NORTH TEXAS (CBSDFW.COM) – If you think this has been a particularly bad allergy season, it’s not all in your head.

“This has been a bad spring,” Dr. Rene Leon says.

Patients come to the allergist and clinical immunologist at Texas Regional Asthma and Allergy Center, seeking relief.

“We tend to see those patients who have tried everything. They are kind of at their wits’ end,” he says.

Finding relief was all Luke Gornell could think about.

“I was very congested all the time and it was really hard for me to breathe,” he said.

The high school freshman who plays multiple sports, felt weighed down by his sinus disease.

“If you know what a sinus infection feels like, that’s all the time, his whole life,” his mother Shannon Gornell said.

Allergy shots have been the mainstay of treatment in the United States for decades.

After two surgeries to remove nasal polyps, Luke’s mother turned to a treatment that’s been used in Europe for years: sublingual immunotherapy.

With shots, you’re injected with a little of what you’re allergic to, in order to desensitize the body to those allergens.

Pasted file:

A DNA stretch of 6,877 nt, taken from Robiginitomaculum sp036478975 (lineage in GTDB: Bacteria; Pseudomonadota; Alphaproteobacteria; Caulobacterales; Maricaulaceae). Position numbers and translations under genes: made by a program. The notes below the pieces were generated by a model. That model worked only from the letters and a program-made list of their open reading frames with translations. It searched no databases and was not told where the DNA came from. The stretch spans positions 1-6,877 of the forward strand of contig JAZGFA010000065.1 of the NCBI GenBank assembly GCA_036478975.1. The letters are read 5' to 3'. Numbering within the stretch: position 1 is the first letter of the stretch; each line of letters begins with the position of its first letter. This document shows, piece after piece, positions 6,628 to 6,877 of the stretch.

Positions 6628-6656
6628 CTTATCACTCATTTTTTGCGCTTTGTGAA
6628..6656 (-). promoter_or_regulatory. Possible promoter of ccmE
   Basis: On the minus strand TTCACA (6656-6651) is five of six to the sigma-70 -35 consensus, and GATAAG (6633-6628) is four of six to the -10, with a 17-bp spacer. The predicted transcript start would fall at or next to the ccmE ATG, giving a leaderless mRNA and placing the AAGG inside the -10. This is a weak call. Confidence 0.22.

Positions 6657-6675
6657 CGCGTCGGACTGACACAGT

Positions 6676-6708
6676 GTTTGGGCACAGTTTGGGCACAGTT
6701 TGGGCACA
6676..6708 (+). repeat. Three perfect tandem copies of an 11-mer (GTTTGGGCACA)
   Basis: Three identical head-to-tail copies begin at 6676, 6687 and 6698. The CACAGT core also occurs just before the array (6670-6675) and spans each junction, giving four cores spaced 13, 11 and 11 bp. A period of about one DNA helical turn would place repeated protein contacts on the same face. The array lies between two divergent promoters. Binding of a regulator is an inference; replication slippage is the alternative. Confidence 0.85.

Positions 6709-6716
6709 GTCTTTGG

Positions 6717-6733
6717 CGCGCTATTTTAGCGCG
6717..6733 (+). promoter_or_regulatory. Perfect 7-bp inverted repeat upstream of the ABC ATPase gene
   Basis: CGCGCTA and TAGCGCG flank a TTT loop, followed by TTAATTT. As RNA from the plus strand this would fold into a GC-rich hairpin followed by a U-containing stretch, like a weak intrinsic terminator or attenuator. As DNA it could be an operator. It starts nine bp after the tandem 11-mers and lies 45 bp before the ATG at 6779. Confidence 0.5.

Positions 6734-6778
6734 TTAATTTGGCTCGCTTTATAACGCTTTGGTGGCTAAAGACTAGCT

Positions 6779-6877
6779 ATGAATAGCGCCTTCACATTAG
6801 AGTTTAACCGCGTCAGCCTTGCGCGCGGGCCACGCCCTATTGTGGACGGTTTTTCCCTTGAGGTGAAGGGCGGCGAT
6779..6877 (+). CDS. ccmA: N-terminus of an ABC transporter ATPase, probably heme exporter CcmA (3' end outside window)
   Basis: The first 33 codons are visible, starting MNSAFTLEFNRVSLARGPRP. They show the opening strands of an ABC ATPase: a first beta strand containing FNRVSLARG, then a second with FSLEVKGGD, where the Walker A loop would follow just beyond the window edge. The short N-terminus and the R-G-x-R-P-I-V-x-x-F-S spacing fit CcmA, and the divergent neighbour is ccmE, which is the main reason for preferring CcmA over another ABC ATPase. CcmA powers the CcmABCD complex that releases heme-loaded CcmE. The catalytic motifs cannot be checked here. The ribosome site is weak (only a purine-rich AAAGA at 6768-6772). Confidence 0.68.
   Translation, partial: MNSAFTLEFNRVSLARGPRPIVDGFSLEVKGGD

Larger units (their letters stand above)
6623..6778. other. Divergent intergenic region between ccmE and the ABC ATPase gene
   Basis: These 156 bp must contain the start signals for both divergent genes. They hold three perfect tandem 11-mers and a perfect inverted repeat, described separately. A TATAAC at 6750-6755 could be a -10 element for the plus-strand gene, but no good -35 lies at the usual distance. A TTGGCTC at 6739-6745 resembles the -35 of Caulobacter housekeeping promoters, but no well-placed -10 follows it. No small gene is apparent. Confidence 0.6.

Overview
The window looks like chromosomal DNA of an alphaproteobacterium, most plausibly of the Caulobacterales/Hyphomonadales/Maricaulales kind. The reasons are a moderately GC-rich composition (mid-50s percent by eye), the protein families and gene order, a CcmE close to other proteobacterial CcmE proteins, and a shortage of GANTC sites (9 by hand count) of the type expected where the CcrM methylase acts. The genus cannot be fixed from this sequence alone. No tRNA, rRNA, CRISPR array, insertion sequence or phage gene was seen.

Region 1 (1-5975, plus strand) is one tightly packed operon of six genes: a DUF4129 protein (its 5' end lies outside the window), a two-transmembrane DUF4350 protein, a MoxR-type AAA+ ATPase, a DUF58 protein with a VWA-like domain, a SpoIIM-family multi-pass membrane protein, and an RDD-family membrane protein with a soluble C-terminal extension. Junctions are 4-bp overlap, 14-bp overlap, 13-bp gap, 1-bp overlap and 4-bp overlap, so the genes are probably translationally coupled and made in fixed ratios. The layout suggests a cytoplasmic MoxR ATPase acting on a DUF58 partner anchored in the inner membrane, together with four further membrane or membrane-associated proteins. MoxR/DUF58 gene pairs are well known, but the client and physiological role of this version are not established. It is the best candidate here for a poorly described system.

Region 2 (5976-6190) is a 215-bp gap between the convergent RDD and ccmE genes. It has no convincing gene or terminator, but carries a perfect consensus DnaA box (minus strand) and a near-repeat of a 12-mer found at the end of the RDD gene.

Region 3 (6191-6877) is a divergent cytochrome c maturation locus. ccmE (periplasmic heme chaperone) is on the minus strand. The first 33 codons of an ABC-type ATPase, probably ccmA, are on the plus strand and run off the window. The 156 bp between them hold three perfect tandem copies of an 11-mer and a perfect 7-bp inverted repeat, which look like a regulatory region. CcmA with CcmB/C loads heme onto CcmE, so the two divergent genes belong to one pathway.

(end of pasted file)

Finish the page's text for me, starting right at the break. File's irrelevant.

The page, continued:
With the sublingual immunotherapy drops, the enemy goes under the tongue.

allergy drops (CBS11)

Shots can require weekly visits to your allergist, but you can take allergy drops from home. It’s an attractive option for needle-shy or busy patients

“We chose drops because our lives are incredibly busy,” Shannon says.

An ideal patient is one with single or very few allergies.

“The sublingual [immunotherapy] works well. It does decrease symptoms, [but] most of the studies were done in Europe with patients who had single allergies, not patients who were allergic to many allergens,” Dr. Leon explains.

He says shots may be more effective if you are allergic to many things.

Allergy drops are not FDA approved but allergists can prescribe them “off-label.” That means they’re not covered by insurance and can cost $700 to $800 per year.

After three years of taking daily drops, Luke says he can finally breathe easier. His mom can too.

“It’s dramatic,” she says.

“Doing those drops every single day has been life changing.”

allergy drops (CBS11)